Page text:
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Why TFA Should Tell the 'United Students Against Sweatshops' to Shut Up and Sit Down

In a peculiar turn, "#resistTFA" has become a rallying cry for a fringe group of college students intent on attacking Teach For America. In a puzzling turn, their sparsely-attended events (which mostly consist of histrionic attacks on TFA) have gained some notable attention. And, in a perverse turn, TFA—an organization filled with earnest liberals who are actually trying to do something—is being cheap-shotted by a bunch of self-impressed, earnest liberal undergraduates (and the professional organizers who are manipulating them).      

Fashioning themselves the "United Students Against Sweatshops" (it's okay to laugh at that), these kids have taken TFA to task for being "the man"—and for turning teaching into sweatshop-like work by allowing some selected recruits to enter the classroom without slogging through the entirety of traditional teacher prep. I'm not sure where the "sweatshop" piece really surfaces here, ed schools have a hard time making the case that their grads are better after the training, and research has suggested that TFA'ers are at least as effective as traditionally trained teachers, but whatevs... Somehow, I don't think the United Students Against Sweatshops (USAS) are all that interested in sweating these details. I'm trying to make allowance for the fact that these complaints are being offered by a bunch of 20-year-olds who don't know anything and who've given every indication that they're being funded and stage-managed by professional labor organizers who have their own agenda. But still, for reasons that escape me, they've been getting a fair bit of attention.

Now, let's be clear. I've always liked Teach For America, but I've never been a full-throated TFA enthusiast. I like TFA because it's done a lot to elevate the appeal of teaching and has brought tens of thousands of smart, impassioned folks into education—including some of those who now denounce TFA. I can tell you from personal experience that, back in 1990 (when I was earning my teaching credential and seeking a teaching job), the smarts and energy that TFA teachers and alums have brought to schooling today weren't in evidence.    

At the same time, I've never been as over-the-moon about TFA as many people whom I like and respect. Why not? Partly because I've always been uncomfortable with TFA's deep-rooted liberalism and its commitment to a left-leaning vision of "social justice." Partly because its very success has made TFA such a colossus in the education world, with advocates and funders tending to have more faith in TFA's magic than I think is warranted. And partly because the kind of save-the-world fervor that TFA attracts and inspires always tends to leave me a little nervous.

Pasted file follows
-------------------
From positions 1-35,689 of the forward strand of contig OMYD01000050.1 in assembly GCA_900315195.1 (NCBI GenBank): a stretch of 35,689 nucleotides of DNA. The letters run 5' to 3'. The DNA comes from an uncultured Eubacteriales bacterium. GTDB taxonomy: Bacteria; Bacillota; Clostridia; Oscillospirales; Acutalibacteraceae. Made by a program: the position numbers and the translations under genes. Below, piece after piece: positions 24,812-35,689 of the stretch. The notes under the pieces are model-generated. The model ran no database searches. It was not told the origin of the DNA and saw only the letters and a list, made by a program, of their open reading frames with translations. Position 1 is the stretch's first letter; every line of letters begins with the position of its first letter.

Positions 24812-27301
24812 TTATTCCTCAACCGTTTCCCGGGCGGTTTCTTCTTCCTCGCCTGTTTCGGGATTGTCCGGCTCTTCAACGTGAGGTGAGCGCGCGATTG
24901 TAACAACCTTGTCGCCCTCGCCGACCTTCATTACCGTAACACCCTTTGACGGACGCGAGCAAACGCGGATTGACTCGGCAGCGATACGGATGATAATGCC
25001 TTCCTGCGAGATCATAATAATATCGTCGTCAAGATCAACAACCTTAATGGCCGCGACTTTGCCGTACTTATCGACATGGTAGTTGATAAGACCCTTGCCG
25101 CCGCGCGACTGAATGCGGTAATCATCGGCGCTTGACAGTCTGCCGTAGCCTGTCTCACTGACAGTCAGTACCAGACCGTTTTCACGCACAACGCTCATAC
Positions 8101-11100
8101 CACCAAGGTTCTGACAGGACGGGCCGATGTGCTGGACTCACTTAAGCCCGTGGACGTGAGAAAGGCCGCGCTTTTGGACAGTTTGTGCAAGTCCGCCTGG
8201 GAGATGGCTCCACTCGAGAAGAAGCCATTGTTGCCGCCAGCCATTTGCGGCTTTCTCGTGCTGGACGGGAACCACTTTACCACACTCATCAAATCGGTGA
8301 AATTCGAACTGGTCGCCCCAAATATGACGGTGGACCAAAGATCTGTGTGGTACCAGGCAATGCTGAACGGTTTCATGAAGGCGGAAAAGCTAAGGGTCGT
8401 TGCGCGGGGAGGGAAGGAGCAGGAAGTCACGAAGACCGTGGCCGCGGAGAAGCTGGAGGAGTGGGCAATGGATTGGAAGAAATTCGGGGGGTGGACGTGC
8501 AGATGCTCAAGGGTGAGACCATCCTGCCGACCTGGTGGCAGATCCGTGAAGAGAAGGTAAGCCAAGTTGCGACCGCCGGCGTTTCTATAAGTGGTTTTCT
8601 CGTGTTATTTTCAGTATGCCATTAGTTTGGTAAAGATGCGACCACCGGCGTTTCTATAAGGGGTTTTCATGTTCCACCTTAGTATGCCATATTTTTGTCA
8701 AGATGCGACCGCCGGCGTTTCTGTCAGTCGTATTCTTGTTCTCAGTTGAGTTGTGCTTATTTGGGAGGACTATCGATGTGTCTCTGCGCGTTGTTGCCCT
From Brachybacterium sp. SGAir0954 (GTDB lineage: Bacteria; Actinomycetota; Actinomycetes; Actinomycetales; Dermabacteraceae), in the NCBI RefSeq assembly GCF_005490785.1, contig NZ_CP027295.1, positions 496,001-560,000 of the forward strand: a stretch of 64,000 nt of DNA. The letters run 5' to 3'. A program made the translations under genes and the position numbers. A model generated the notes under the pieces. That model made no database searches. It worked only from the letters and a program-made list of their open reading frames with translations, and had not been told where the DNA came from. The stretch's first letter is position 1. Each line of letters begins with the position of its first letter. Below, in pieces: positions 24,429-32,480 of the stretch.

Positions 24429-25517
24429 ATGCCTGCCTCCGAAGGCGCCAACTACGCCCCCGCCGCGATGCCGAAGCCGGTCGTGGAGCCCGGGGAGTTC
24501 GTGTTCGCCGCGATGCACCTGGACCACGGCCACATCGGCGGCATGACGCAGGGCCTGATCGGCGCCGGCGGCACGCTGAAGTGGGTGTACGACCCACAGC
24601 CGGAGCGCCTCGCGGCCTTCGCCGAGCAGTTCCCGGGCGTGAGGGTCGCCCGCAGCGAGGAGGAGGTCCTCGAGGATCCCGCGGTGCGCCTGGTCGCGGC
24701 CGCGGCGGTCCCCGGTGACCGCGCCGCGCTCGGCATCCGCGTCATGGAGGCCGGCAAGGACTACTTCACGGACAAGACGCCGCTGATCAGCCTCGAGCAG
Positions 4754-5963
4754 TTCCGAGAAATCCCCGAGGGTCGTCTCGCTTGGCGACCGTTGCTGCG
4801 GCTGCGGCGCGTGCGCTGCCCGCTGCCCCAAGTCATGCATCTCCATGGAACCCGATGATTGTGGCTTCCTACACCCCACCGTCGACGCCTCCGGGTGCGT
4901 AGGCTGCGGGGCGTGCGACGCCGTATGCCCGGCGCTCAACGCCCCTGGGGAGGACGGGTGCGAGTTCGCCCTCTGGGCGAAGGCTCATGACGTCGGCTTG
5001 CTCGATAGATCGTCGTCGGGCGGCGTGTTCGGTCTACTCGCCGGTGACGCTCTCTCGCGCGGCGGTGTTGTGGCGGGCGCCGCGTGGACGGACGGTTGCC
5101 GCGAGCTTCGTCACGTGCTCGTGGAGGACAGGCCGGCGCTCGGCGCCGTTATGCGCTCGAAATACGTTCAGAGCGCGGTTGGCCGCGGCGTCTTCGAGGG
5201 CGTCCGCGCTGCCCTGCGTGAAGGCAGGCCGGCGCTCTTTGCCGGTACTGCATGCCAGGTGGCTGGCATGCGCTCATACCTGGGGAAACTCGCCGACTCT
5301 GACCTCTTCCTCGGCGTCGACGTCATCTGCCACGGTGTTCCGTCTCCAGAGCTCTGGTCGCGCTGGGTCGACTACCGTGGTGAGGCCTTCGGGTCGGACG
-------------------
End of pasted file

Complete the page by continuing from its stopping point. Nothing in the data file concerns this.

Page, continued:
Of course, the reasons that I've been mixed on TFA for more than two decades should convey why I'm so bug-eyed at the attacks on TFA being mounted by these Che Guevara wannabes. For all the lazy talk I hear about conservative "extremism," I've always been bemused by the left's inclination to cannibalize itself—with young lefties attacking those who've actually done something for being insufficiently wedded to the neo-Marxist conceit of the moment.

USAS attacks TFA as "corporate robber barons of education reform." I know this kind of lazy vitriol has come into vogue, and that these undergrads can get an A for saying this sort of thing in their "Deconstructing Oppressive Male Hierarchies" fem-lit seminar, but it's worth noting that TFA is a nonprofit organization, that it coexists with more than a thousand traditional teacher preparation programs, and that most TFA staff could be making more money if they opted to pursue careers in places like finance or law. "Robber baron" is usually a term applied to monopolists or oligopolists who are making obscene profits by controlling the market. Ah, well...     

TFA has allowed these college kids to drag it into a depressing game of one-upsmanship identity politics. Attacked for maintaining hierarchical power structures of racial privilege and all other manner of PC concerns, TFA—like any organization peopled by impassioned liberals—hasn't told the kids to go soak their heads, but has defensively pointed out that it is "one of the nation's largest producers of African American and Latino teachers." Of course, that appeal has failed to placate the oppressed USAS kids who've been toiling in the hard-luck vineyards of UPenn, Harvard, and Macalester. Indeed, USAS explains that "such individual-level changes and pilot programs" don't address the "adverse structural effects" that TFA "is having on public education in working class communities and communities of color across the country."

I'm all for being appropriately skeptical of TFA (and everyone else)—especially when an outfit has been suffused in as much loving adoration as TFA. Hell, I've taken plenty of grief from friends and funders over the years for not being as fired-up about TFA as they'd like me to be. But it's a big world. Agree with them or not on any given particular, the staff at TFA and the teachers they recruit are out there working hard and trying to do some good. They deserve a helluva lot better than attacks on their motives and decency from a bunch of college kids who've never done a damn thing but complain about injustice in a university seminar.

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The opinions expressed in Rick Hess Straight Up are strictly those of the author(s) and do not reflect the opinions or endorsement of Editorial Projects in Education, or any of its publications.

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